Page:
2 Page 2 As the Hearing Memorandum prepared by Majority Staff explains, NHPA section 106 provides that, prior to any proposed federal or federally-assisted undertaking, the federal agency must take into account the effects of the undertaking on any historic property, a term that is statutorily defined to include properties that are eligible for inclusion on the National Register as well as properties that are formally listed. Hearing Memorandum (July 14, 2017), at 7, citing 54 U.S.C , Places of Traditional Religious and Cultural Importance. As provided in amendments enacted in 1992, a property of traditional religious and cultural importance to an Indian tribe or Native Hawaiian organization may be eligible for the National Register and, if a proposed undertaking would affect such a property, then, in the section 106 process, the federal agency has a statutory duty to consult with the Indian tribe or Native Hawaiian organization that attaches religious and cultural significance to the property. 54 U.S.C This statutory duty is implemented through numerous provisions in the regulations of the Advisory Council on Historic Preservation (ACHP). 36 C.F.R. Part 800. The express recognition that tribal sacred places may be eligible for the National Register confirmed the pre-existing policy of the National Park Service (NPS), the agency that the NHPA charges with acting for the Secretary of the Interior. 54 U.S.C (1), In 1990, NPS had issued a guidance document that, among other things, explains how tribal sacred places may be evaluated for the National Register. National Register Bulletin 38, Guidelines for Evaluating and Documenting Traditional Cultural Properties (hereinafter Bulletin 38). The term traditional cultural property (TCP) refers to a particular kind of historic property that is eligible for inclusion in the National Register because of its association with cultural practices or beliefs of a living community that (a) are rooted in that community's history, and (b) are important in maintaining the continuing cultural identity of the community. Bulletin 38, at 1. Not all tribal sacred places are TCPs, but many are. The 1992 amendments also enacted the statutory authorization for Indian tribes to establish Tribal Historic Preservation Officer (THPO) programs and assume functions within their reservations that would otherwise be performed by State Historic Preservation Officer (SHPOs). 54 U.S.C Since these tribal statutory provisions were enacted, the extent to which Indian tribes have become engaged in our national historic preservation program has increased dramatically. As of December 2016, some 170 tribes have THPO programs that have been approved by the Secretary of the Interior to assume SHPO functions. When considering the involvement of tribes in historic preservation, it is important to remember that one of the main themes of American history is the transfer of the possession of land from tribal nations to the United States and its non-indian citizens. In present-day America, most Indian reservations consist of small fractions of aboriginal tribal homelands; many other reservations are in locations to which tribal nations were removed. For virtually all tribes, present-day tribal homelands are but small fractions of their aboriginal territories. For most tribes there are places beyond reservation boundaries that continue to be important for tribes in a variety of ways.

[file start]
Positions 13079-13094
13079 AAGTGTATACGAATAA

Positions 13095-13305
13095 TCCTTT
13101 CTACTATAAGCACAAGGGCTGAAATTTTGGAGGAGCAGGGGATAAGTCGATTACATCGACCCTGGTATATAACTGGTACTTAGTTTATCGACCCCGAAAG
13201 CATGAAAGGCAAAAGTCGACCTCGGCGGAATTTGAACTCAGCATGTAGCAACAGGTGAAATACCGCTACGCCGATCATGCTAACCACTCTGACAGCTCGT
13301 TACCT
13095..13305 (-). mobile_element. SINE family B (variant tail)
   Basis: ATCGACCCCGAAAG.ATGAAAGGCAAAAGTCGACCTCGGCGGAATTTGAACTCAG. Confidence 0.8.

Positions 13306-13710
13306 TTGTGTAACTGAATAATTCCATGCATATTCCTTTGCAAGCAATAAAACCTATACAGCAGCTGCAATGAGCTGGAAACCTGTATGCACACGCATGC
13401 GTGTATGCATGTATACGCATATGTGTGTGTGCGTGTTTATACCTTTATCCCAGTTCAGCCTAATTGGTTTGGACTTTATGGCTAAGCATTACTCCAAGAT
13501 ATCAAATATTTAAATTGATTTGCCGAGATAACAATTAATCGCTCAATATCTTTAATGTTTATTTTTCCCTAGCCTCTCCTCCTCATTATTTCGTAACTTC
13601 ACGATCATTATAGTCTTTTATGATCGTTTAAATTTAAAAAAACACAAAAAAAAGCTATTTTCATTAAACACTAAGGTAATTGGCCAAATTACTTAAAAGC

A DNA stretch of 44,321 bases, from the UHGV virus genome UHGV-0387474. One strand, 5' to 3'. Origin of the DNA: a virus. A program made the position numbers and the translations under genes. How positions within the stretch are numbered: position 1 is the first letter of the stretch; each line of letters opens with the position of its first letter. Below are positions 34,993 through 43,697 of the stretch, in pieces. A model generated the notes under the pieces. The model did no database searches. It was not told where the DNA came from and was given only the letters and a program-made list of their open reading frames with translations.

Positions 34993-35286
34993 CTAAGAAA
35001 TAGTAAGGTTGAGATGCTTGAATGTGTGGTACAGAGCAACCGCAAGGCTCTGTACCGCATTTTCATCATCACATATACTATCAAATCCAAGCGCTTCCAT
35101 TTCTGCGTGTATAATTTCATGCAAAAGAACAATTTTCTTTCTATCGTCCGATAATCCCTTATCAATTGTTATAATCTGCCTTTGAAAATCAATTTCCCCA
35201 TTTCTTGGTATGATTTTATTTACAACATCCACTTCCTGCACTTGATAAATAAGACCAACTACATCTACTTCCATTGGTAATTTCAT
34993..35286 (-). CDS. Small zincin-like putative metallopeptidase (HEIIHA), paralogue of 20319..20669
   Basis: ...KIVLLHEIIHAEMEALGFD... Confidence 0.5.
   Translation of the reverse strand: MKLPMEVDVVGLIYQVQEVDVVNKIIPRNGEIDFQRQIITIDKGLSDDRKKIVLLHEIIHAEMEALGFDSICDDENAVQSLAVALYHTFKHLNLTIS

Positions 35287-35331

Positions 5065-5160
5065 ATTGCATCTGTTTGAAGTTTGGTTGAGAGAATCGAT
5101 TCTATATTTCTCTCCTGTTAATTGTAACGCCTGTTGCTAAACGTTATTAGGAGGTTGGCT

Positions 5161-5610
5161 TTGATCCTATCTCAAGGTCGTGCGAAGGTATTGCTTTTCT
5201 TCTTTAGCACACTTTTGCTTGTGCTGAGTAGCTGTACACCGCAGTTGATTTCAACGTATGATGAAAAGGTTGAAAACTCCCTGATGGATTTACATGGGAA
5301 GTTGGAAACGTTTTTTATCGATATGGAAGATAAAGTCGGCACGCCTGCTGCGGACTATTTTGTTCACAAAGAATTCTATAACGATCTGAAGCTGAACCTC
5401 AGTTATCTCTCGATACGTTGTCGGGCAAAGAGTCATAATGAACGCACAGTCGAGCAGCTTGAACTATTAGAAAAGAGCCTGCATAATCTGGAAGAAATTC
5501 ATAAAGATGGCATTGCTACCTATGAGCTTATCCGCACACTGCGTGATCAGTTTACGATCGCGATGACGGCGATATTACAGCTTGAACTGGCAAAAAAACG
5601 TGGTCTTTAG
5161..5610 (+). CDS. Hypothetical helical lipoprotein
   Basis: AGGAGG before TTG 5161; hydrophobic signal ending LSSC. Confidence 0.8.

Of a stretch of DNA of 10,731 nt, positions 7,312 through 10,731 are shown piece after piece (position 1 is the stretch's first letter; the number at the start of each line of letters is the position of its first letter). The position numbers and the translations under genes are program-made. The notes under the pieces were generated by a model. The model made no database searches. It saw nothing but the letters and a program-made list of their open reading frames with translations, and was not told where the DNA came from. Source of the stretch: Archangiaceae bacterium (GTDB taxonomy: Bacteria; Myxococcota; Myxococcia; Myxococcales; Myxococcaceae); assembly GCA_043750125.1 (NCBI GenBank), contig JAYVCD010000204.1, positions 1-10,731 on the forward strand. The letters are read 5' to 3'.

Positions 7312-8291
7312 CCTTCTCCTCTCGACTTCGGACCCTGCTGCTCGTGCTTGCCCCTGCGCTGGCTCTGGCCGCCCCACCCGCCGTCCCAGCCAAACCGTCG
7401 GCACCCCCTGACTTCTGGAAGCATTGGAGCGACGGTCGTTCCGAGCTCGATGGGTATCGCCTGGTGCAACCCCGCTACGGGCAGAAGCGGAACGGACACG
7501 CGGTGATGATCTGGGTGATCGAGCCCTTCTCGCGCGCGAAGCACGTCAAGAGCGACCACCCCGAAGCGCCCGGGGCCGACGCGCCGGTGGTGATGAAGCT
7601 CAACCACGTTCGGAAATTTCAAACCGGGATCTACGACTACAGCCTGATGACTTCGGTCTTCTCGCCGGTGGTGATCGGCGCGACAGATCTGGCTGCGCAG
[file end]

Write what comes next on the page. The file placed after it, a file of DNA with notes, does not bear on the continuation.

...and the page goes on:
3 Page 3 The Hualapai Reservation comprises about one-seventh of the Tribe s aboriginal territory, and tribal members continue to have religious and cultural ties to many places that are outside the Reservation s boundaries. Accordingly, the Tribe s THPO program maintains the Hualapai Register of Heritage Places, which includes many off-reservation places. For places that are historically significant, and that hold traditional religious and cultural importance, the NHPA provides tribes with the right to be consulted when a proposed federal undertaking would affect such a place. This is not a right to stop a proposed project rather, it is a procedural right to be a consulting part in the NHPA section 106 process, an opportunity to make federal agency officials aware of tribal concerns before they make decisions. To appreciate the importance of this procedural right, it may be helpful to recall some of the history of federal policy toward traditional tribal religions. Religious Freedom for American Indians. Religious freedom is a fundamental American value, enshrined in the First Amendment, but for a major portion of American history, religious freedom did not include members of Indian tribes who were trying to carry on their tribal religious traditions. Rather, federal policy sought to suppress traditional tribal religions and convert Indians to Christianity. See COHEN S HANDBOOK OF FEDERAL INDIAN LAW 14.03[2][c] (2012 ed.) Federal policies and programs that sought the assimilation of Indian people into mainstream American society had many kinds of adverse impacts on traditional tribal religions. During the late nineteenth century and early part of the twentieth century, federal regulations treated participation in some tribal religious ceremonies as criminal offenses. It was not until 1978, during the early years of the self-determination era of federal Indian policy, that Congress enacted the American Indian Religious Freedom Act (AIRFA). Pub. L. No (codified in part at 42 U.S.C. 1996). AIRFA declares that it is: the policy of the United States to protect and preserve for American Indians their inherent right of freedom to believe, express, and exercise the traditional religions of the American Indian, Eskimo, Aleut, and Native Hawaiians, including but not limited to access to sites, use and possession of sacred objects, and the freedom to worship through ceremonials and traditional rites. AIRFA was enacted as a Joint Resolution of Congress, and only the Resolved clause is codified in the United States Code. The Joint Resolution also included a number of Whereas clauses, including one which states: [T]he religious practices of the American Indian (as well as Native Alaskan and Hawaiian) are an integral part of their culture, tradition and heritage, such practices forming the basis of Indian identity and value systems. In many tribal traditions, it is difficult, and not particularly meaningful, to draw distinctions between religion and culture. The U.S. Supreme Court s Ruling in the Lyng Case. In 1988, the U.S. Supreme Court held that the policy proclaimed in AIRFA cannot be enforced in court. The Court ruled that the Act